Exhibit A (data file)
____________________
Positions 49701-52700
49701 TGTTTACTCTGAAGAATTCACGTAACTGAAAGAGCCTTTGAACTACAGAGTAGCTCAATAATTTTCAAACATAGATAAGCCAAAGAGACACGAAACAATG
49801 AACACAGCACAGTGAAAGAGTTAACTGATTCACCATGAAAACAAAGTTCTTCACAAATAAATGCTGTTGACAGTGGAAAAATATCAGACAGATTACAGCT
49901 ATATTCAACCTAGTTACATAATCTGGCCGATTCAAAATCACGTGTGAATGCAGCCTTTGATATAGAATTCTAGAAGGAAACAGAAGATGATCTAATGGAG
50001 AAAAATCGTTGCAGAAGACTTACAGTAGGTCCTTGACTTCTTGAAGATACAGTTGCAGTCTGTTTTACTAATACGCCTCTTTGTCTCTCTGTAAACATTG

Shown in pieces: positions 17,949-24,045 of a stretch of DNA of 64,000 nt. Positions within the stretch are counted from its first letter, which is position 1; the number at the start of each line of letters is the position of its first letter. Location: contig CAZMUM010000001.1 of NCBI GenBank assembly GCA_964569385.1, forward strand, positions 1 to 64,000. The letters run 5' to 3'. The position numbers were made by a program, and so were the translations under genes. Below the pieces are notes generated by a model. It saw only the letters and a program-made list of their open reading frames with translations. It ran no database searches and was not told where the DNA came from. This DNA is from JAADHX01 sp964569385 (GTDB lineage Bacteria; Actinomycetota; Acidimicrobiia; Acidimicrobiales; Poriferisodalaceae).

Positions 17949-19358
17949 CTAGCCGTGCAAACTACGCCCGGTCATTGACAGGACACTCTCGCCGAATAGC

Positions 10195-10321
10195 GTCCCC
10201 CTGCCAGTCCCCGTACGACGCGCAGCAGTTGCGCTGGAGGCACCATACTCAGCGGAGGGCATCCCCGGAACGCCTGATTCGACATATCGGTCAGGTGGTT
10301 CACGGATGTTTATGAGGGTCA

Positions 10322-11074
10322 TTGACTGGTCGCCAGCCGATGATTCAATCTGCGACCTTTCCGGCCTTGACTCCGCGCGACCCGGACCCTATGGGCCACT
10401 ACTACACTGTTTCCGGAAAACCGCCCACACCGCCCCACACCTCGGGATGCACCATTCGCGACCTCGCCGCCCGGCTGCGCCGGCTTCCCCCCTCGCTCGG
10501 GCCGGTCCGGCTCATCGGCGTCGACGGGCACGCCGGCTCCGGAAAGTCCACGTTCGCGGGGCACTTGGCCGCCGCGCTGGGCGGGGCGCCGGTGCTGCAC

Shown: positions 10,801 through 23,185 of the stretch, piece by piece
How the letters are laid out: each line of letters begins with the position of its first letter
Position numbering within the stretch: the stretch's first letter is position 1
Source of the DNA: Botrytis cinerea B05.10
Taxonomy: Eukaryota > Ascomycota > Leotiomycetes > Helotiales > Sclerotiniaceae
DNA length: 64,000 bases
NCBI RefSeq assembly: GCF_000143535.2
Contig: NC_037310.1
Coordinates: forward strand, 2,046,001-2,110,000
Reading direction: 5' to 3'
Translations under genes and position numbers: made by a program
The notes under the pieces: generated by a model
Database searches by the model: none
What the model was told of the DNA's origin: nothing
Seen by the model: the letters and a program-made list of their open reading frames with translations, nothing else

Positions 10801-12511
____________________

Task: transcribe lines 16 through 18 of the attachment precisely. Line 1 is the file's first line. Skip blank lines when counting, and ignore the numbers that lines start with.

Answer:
10501 GCCGGTCCGGCTCATCGGCGTCGACGGGCACGCCGGCTCCGGAAAGTCCACGTTCGCGGGGCACTTGGCCGCCGCGCTGGGCGGGGCGCCGGTGCTGCAC

Shown: positions 10,801 through 23,185 of the stretch, piece by piece
How the letters are laid out: each line of letters begins with the position of its first letter